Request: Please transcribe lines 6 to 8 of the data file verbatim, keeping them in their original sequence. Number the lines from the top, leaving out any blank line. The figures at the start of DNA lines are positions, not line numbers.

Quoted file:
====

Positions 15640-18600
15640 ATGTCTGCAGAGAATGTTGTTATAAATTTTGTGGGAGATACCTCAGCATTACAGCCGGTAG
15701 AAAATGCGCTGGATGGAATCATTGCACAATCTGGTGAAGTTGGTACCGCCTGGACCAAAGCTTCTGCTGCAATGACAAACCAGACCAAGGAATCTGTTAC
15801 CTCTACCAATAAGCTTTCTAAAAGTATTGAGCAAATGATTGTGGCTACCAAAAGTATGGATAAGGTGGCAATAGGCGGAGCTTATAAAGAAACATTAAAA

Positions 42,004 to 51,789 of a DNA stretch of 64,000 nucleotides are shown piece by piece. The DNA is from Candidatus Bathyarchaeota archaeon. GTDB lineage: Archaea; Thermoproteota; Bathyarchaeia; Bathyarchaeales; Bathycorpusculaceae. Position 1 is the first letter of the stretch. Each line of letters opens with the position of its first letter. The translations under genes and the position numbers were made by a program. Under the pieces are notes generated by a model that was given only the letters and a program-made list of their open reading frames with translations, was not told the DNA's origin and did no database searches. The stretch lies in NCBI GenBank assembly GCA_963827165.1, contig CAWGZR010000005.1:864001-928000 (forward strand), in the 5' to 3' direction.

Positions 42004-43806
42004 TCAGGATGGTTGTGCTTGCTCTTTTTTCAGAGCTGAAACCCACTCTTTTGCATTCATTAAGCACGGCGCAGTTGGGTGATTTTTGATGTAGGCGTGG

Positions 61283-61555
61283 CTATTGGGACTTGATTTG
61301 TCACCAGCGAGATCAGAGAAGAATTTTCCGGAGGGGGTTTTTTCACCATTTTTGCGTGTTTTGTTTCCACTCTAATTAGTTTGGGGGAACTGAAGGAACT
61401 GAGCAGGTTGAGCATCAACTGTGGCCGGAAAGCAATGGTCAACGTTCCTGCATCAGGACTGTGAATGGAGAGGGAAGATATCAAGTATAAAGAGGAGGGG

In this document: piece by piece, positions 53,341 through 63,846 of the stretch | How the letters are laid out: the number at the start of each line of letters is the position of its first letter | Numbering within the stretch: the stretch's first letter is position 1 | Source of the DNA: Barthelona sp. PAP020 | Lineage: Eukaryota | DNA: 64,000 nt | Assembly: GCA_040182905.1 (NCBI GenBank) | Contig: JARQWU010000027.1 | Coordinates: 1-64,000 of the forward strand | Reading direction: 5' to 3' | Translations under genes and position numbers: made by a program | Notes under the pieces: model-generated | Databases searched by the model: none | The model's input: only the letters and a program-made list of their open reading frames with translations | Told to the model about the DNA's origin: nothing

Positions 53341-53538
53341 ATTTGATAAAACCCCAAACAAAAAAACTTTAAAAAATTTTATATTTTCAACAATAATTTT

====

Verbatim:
Positions 42004-43806
42004 TCAGGATGGTTGTGCTTGCTCTTTTTTCAGAGCTGAAACCCACTCTTTTGCATTCATTAAGCACGGCGCAGTTGGGTGATTTTTGATGTAGGCGTGG

Positions 61283-61555